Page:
Book review: The Lottery, and other stories, by Shirley Jackson, 1949

I haven’t checked but I think this may well be the first collection of short stories I have reviewed in over 400 posts. That must at least be in part because I focused on the Guardian’s top 100 novels for a long time, but it is probably also a comment on the limitations of the short story as a literary form. Most publishers, even in this case, feel compelled to gather them together in a quasi-novel format of approximate novel length.

Having said that, this collection works well as a whole, and the use of The Lottery as a conclusion gives the whole text a strong collective punch. The Lottery is by far Jackson’s best known short story, and rightly so – it is an extraordinary, bleak portrait of rural America descended into a controlled, ritualistic form of Taliban-style barbarism. The citizens of a small, unnamed farming community gather on 27th June for a traditional ceremony involving the drawing of lots, the purpose of which is only fully revealed in the story’s closing lines. The ceremony is a harvest sacrifice – “Lottery in June, corn be heavy soon” – of the kind practised by primitive societies. Whilst the story is chillingly bleak, there is some hope offered in the asides that confirm that some communities are abandoning what is obviously a long-established tradition of human sacrifice by stoning to death.

Originally published in 1948 The Lottery revealed the potential for savagery lurking under the veneer of civilisation in America. I understand it is read widely in American schools, although in the UK it is not, by comparison, well known. If I was teaching English teenagers I would definitely use this powerful exploration of how we in the West think of ourselves as so advanced but how we are just one step away from the jungle. The tiny details in The Lottery are what give it its power – the calm, bucolic portrait of the villagers gathering in good cheer, chatting quietly to one another about this and that, the officials fussing about getting things underway, and then slowly the panic builds as the lottery starts.

I am sure this point has been made many times before, but there are strong echoes between The Lottery and The Hunger Games. Instead of a simple sacrifice the later novel uses the concept of a lottery as the starting point for a to-the-death gladiatorial contest, but the random selection of an ordinary person chosen for the sacrifice is such a powerful concept that I can understand why Collins would have been inspired by it.

None of the other short stories in this collection feature such a gruesome turn of events as that in The Lottery. They are mainly set in domestic, suburban settings, in which housewives, often newly wed or with small children, struggle to settle into new homes. Usually there is a sinister undertone to the stories, a sense of repressed threat which finally explodes in the Lottery, thus justifying its place at the climax of the collection. Sometimes the stories are simply sketches of brief if unsettling incidents, such as The Witches, in which an old man on a train disturbs a family with inappropriately gruesome reference to witchcraft. Other longer stories feature women past their prime living lives of quiet desperation, with the minutiae of everyday life becoming oppressive.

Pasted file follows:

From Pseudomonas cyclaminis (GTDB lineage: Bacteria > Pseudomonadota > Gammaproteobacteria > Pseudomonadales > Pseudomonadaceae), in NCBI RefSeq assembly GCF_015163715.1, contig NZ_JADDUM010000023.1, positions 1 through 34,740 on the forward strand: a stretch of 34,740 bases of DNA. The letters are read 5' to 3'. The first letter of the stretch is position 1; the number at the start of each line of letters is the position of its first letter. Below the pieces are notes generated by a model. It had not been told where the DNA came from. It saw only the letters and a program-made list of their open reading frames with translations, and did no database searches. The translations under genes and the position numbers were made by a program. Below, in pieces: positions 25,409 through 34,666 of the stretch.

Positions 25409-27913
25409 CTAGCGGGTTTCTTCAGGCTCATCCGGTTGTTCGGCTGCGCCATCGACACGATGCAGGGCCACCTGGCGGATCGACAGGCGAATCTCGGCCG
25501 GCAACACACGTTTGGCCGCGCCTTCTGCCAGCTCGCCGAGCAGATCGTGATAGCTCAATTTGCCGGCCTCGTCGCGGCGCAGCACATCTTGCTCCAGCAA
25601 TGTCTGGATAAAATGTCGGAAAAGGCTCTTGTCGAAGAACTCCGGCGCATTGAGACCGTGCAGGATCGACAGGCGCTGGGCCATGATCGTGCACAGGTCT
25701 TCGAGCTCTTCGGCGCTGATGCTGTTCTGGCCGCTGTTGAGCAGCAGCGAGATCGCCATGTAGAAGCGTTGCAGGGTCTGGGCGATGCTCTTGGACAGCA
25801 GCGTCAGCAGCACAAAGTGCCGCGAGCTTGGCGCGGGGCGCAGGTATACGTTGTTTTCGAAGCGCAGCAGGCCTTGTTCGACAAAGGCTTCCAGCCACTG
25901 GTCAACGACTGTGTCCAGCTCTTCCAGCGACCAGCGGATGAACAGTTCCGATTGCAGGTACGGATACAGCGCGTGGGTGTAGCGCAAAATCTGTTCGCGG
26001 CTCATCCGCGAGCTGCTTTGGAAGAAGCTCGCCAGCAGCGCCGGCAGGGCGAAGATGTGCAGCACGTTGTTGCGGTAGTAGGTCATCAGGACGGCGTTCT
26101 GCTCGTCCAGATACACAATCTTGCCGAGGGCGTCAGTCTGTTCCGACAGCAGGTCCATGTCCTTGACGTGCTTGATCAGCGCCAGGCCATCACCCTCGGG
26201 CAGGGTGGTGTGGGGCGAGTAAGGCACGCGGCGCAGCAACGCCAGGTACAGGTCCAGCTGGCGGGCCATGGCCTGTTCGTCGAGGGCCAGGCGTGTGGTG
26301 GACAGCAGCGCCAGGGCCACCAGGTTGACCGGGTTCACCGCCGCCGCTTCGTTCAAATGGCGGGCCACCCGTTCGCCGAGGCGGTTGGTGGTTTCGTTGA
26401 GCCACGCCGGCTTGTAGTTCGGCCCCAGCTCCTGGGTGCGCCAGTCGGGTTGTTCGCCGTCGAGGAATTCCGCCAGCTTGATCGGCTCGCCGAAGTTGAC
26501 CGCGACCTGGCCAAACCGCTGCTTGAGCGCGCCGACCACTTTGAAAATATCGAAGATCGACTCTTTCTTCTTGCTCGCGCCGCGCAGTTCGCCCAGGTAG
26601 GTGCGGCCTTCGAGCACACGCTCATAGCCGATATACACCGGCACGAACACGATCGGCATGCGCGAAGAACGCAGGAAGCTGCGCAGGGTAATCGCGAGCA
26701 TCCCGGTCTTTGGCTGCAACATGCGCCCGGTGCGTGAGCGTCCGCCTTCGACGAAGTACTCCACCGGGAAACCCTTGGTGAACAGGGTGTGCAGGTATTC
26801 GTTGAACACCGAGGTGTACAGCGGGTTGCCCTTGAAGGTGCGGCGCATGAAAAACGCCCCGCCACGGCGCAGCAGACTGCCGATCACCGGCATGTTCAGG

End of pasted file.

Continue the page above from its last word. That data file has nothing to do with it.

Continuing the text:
Jackson links these 25 stories thematically and in terms of their setting – they all seem to take place at roughly the same period of time, and in the same middle-American setting. They are linked further by the use of the same name for several characters across the different stories – indeed the original title of the collection was going to be ‘The Lottery and the Adventures of James Harris’. This unsettles the reader – are we following different events in the lives of the characters, or unrelated stories featuring people who just happen to share a common name? Is there any continuity between the stories? This is a world in which the supernatural still lurks beneath the surface of everyday life, a world where the memory of Salem Witch trials still troubles, and where people believe in daemons.

Jackson is a fine stylist. Not a word is wasted. If you want to dip into her work The Lottery is a great if atypical starting point, but I would recommend this collection as a more representative selection of her writing.

4 thoughts on “Book review: The Lottery, and other stories, by Shirley Jackson, 1949

  1. Sounds like The Lottery could have inspired the film The Wicker Man (although most people say it was the novel The Ritual by David Pinner). I love short stories (I grew up reading the short stories of HG Wells and Edgar Allan Poe) and it always amazes me how they seem to be looked down on as a poor cousin of the novel!
    By the way, I keep meaning to read some Shirley Jackson, it sounds like she writes exactly my kind of thing.

    Liked by 1 person

  2. I really liked ‘The Country of the Blind’, ‘The Door in the Wall’, ‘The Magic Shop’, ‘The New Accelerator’, although that’s mainly remembered from when I read them as a teenager, so who knows!

    Liked by 1 person

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